X5 class storm is severe, but also surprisingly common
The most common side effect of being hit with massive solar flares is that the Aurora Borealis show gets pushed much farther south than usual. Over the last two nights, people have reported seeing the "Northern Lights" as far south as New York and Washington State.
But news agencies love to be alarmist, and we're still in the first quarter of The Great "World's Gonna End" Panic of 2012. So we get news reports warning of potential "planet-wide radio blackouts and long-lasting radiation." Sounds scary, right?
Thanks, national news media! As if people don't have enough scary stuff to crap their pants over on a daily basis… sure, go ahead and make my grandma scared of solar flares, too. Good work.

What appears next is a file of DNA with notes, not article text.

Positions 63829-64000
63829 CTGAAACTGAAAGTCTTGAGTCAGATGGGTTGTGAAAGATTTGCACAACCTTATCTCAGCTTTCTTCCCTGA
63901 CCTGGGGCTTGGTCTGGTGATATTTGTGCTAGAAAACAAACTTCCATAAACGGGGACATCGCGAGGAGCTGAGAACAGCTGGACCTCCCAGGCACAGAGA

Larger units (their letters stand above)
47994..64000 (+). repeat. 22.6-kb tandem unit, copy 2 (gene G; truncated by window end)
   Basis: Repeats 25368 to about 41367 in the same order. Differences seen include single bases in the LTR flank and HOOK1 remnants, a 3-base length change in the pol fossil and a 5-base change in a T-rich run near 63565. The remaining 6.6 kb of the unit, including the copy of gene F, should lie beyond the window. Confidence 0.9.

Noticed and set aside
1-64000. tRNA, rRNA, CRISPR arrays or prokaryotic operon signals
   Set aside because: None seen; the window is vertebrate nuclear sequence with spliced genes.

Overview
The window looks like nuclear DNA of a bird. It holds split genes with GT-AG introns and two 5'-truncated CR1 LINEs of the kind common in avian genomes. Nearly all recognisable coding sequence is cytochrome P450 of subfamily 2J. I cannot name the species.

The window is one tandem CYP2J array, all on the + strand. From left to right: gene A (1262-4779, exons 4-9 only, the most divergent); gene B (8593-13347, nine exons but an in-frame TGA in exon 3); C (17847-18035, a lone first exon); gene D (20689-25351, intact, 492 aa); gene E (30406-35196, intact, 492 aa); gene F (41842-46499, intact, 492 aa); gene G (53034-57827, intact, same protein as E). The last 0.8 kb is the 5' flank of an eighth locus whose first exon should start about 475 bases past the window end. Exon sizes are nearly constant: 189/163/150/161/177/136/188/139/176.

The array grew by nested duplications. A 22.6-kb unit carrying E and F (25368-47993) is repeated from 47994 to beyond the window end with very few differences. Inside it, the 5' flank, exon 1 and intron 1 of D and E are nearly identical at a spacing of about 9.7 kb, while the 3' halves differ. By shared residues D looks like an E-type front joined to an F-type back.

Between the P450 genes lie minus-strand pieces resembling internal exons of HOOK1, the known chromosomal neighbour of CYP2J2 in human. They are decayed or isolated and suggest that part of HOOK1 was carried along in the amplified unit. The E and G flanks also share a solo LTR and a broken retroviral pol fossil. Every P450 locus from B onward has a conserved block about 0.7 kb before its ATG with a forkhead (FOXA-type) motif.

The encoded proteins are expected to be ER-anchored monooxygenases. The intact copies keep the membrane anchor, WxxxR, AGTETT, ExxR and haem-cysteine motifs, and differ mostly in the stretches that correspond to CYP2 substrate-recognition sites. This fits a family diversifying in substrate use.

At any rate, on a calmer note, it is true that an X5 storm is fairly substantial. This level of storm has blown out power grids and caused massive blackouts in the past. In 1989 a solar storm caused a nine-hour blackout over the Eastern seaboard that left over 9 million people in the dark. But the national power grid has undergone a lot of transformation and improvements over the last few decades. The likelihood of another such blackout happening again is very small indeed.
(Even if it did, I hasten to point out that a blackout is, like… not really that big a deal. It's not as if it opens the portal to Hell or anything. You just have to eat dinner on crackers, and then go to bed early because it's dark and you're bored. Complaining about a temporary blackout is definitely what you would call a First World Problem.)
As ABC News reluctantly points out, down at the very bottom of their article where no one will see, in every 11-year solar cycle you will typically see about 175 of these X5 events. This means we get hit on average by 15 of these storms a year, more than once a month. End of the world? Hardly.